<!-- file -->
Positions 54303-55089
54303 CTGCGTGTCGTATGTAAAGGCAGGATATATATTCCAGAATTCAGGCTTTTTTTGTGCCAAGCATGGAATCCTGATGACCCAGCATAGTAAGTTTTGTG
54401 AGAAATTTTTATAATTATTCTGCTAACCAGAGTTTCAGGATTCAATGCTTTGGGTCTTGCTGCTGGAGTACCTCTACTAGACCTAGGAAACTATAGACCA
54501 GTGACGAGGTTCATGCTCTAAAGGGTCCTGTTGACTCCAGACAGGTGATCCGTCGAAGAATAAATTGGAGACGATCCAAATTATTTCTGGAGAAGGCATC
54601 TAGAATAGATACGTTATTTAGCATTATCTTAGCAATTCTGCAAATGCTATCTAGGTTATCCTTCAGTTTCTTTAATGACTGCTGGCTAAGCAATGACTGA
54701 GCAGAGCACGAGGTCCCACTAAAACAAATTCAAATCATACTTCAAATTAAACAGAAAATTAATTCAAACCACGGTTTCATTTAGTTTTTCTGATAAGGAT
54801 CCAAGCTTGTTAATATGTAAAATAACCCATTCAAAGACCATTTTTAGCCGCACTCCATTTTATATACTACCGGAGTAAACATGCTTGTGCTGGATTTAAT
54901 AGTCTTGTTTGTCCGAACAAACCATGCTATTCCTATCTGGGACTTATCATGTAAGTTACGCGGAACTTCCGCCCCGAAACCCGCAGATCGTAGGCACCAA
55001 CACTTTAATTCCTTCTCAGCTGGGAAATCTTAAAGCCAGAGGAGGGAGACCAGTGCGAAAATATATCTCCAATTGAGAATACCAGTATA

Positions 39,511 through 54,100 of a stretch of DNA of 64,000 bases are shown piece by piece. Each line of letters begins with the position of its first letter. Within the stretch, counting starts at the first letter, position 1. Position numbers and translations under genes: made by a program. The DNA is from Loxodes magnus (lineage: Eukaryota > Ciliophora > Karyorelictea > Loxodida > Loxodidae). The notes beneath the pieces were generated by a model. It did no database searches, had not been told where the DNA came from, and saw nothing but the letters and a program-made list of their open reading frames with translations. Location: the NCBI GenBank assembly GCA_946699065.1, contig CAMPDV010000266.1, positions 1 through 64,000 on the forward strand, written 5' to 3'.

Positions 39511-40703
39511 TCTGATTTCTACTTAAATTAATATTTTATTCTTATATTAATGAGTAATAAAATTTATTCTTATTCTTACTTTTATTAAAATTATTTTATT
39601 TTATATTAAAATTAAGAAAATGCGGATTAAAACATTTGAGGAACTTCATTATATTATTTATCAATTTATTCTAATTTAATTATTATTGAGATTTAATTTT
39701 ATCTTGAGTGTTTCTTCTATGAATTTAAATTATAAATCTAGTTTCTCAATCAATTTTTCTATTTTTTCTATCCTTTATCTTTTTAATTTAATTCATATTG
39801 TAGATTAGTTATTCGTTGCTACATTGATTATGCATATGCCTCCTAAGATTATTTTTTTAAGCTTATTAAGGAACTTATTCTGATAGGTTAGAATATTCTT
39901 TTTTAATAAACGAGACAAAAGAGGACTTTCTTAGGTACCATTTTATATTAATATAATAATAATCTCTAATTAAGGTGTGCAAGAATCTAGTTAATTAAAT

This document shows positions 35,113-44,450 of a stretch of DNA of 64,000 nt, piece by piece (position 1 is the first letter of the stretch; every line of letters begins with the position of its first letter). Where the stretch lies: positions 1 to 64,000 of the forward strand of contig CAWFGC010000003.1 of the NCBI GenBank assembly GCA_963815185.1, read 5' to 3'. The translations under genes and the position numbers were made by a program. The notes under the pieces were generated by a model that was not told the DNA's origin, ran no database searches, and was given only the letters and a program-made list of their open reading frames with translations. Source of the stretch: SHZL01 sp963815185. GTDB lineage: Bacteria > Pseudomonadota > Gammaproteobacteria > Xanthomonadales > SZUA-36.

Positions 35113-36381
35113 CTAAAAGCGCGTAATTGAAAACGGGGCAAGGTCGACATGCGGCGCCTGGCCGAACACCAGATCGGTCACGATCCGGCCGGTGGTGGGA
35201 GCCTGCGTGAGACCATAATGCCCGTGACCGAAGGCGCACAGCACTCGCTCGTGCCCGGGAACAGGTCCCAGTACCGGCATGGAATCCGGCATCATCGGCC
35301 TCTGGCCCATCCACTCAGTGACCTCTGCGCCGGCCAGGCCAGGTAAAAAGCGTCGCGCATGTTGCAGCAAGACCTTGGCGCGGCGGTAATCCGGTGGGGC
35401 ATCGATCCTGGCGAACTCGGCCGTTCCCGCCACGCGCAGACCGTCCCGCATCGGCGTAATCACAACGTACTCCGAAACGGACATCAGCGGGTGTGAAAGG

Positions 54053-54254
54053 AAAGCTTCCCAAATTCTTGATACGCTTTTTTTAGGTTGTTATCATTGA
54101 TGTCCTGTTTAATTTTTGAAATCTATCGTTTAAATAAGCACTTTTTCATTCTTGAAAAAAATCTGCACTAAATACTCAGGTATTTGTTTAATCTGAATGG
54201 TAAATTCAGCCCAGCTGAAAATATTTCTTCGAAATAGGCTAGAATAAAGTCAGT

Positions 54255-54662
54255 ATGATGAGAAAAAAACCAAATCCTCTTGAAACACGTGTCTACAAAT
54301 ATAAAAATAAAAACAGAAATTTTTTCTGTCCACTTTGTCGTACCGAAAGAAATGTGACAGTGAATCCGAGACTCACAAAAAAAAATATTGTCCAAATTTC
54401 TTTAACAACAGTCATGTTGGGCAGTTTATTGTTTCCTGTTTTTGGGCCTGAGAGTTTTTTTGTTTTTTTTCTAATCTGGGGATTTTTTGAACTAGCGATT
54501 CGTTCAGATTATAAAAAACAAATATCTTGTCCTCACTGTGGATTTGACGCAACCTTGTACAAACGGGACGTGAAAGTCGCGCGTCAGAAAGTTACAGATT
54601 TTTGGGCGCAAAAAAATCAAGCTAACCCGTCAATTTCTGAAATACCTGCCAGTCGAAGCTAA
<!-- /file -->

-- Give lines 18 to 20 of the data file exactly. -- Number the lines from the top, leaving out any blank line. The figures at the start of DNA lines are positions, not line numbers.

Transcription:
Positions 35113-36381
35113 CTAAAAGCGCGTAATTGAAAACGGGGCAAGGTCGACATGCGGCGCCTGGCCGAACACCAGATCGGTCACGATCCGGCCGGTGGTGGGA
35201 GCCTGCGTGAGACCATAATGCCCGTGACCGAAGGCGCACAGCACTCGCTCGTGCCCGGGAACAGGTCCCAGTACCGGCATGGAATCCGGCATCATCGGCC